Most of the patients coming into my office are actually already taking opioids. Indeed, 100% of my patients are referred by other physicians, so those patients are frequently sent to me for management and treatment of their chronic pain. Part of that is management and treatment of their opioid usage. It’s rare that I have a patient come in, referred by a primary care practitioner or an orthopedic surgeon or a spine surgeon, who has had the topic of opioid-induced constipation discussed with them in any detail. Some of my primary care colleagues are comfortable and familiar with treating opioid-induced constipation with over the counter medications and, sometimes, with peripherally acting µ-opioid receptor antagonists. However, it’s not common for orthopedic surgeons, spine surgeons, and other referring sources—podiatrists, neurologists, etc—to send a patient to me who is taking opioids and is also concomitantly taking a peripherally acting µ-opioid receptor antagonist. It’s up to me to educate the patient and sometimes also to educate the practitioner—whether it’s an orthopedic surgeon, a spine surgeon, a neurologist, an endocrinologist, a primary care practitioner—in the appropriate treatment of opioid-induced constipation using over-the-counter medications, lifestyle changes, increased hydration, increased intake of fruit and vegetables, and also the appropriate usage of peripherally acting µ-opioid receptor antagonists.
In my practice, I try to make the discussion about opioid-induced constipation a normal part of each patient’s visit. When a patient comes in and I’m discussing their chronic pain, we ask about the quality of the pain, the intensity of the pain, how often it occurs, and what they’re doing to decrease their pain, whether it’s pharmacologically, using physical therapy modalities, or lifestyle changes. Part of that discussion is on any adverse effects, either potential or actual, that are occurring from the medications being prescribed. Part of that discussion sometimes is an in-depth analysis of the adverse effects that the patients are having from their opioids. The most common adverse effect that my patients on opioids have is opioid-induced constipation. This can be addressed and treated effectively using peripherally acting µ-opioid receptor antagonists.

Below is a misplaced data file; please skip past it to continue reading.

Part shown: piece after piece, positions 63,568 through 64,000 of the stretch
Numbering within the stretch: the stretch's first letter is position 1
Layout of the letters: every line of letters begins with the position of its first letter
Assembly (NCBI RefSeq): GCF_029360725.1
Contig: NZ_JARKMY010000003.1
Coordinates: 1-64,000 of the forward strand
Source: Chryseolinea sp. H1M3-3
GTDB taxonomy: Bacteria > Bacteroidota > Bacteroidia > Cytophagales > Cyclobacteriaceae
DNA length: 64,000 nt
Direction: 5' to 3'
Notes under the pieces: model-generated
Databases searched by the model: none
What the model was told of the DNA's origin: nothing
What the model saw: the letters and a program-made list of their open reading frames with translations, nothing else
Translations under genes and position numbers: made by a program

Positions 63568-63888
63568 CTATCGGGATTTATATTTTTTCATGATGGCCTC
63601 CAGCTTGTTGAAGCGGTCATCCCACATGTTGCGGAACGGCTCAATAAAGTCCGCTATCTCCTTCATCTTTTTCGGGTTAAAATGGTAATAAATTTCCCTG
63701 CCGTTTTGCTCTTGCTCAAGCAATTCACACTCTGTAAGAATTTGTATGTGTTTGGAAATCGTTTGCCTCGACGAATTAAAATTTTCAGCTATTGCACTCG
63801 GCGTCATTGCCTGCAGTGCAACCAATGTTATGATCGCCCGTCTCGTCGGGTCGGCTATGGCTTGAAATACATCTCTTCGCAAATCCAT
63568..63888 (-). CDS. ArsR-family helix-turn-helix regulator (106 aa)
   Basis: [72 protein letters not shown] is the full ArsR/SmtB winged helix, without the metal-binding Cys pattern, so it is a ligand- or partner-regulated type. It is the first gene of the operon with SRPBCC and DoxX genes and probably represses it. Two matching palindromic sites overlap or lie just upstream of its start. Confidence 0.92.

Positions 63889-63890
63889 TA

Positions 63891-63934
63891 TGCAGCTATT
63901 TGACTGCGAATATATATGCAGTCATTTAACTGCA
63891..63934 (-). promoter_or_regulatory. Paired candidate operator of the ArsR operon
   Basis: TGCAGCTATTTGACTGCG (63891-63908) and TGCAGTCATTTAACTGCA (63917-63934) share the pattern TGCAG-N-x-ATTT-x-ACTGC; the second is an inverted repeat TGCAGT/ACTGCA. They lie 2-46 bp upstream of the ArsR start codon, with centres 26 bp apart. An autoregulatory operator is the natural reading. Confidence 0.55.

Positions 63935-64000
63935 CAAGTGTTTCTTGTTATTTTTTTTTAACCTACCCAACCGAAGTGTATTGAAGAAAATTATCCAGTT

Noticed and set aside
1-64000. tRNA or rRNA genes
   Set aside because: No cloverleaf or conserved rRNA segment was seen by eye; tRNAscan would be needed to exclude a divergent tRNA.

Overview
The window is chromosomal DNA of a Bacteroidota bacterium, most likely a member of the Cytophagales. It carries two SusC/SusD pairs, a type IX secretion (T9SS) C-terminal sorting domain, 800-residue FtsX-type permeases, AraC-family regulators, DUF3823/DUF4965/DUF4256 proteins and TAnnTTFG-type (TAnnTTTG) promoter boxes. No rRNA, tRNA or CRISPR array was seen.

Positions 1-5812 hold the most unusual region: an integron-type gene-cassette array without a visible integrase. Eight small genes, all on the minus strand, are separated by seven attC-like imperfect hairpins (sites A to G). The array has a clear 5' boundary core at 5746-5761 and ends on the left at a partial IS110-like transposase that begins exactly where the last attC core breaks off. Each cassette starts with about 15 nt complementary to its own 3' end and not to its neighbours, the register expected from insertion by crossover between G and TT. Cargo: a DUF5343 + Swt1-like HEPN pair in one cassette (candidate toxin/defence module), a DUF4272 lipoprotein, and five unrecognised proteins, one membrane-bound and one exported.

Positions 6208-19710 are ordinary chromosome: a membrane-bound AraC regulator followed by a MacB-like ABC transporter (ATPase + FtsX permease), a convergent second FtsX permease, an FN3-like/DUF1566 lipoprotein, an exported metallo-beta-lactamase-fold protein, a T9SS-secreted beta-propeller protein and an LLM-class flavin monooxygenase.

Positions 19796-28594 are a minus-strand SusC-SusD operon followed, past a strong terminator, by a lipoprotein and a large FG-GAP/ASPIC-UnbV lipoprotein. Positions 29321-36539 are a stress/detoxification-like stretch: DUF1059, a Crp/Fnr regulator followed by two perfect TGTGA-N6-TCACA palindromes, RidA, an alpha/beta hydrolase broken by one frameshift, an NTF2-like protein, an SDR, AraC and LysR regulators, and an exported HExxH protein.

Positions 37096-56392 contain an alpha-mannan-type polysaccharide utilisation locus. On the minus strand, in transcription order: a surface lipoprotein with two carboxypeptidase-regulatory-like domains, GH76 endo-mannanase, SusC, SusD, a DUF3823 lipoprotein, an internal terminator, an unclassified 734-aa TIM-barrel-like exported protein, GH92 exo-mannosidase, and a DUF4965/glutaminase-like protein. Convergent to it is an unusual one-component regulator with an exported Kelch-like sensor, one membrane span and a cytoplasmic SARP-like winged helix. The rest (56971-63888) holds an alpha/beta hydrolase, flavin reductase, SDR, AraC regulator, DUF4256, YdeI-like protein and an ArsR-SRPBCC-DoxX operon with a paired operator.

Fariborz Rezai, MD, FCCP, FCCM: Constipation is something that, depending on the patient, some patients love talking about. But you’re right: The majority of patients are a little private about their bowel movements. They don’t want to talk about constipation. As a good health care practitioner, our job is to really look at the system-based system. When you’re at the GI, you’re asking those questions for your patient. But you don’t want to just say, “How are your bowel movements?” That’s not the right way to ask the question. Say, “How often do you have a bowel movement? What’s the consistency?” Try to narrow down all the little nuances with that. Try to understand: Does a patient have constipation? Do they not? What’s the etiology? Because if you ask the patient, “Are you constipated?” they may say no. In their mind, they’ve had 1 bowel movement a week, and they feel that’s normal. It’s important to decipher how often and what type of bowel movements they’re having because you, as the clinician, have to make that decision. Are they constipated? Are they not? What type of constipation? It’s very important how you phrase that question. Make the patient comfortable. You’re the physician. You’re the clinician. You’re treating the patient. It’s part of the review system. It’s part of the physical examination. You really need to ask the question in a thoughtful manner so you can get the appropriate answer from your patient.
Transcript Edited for Clarity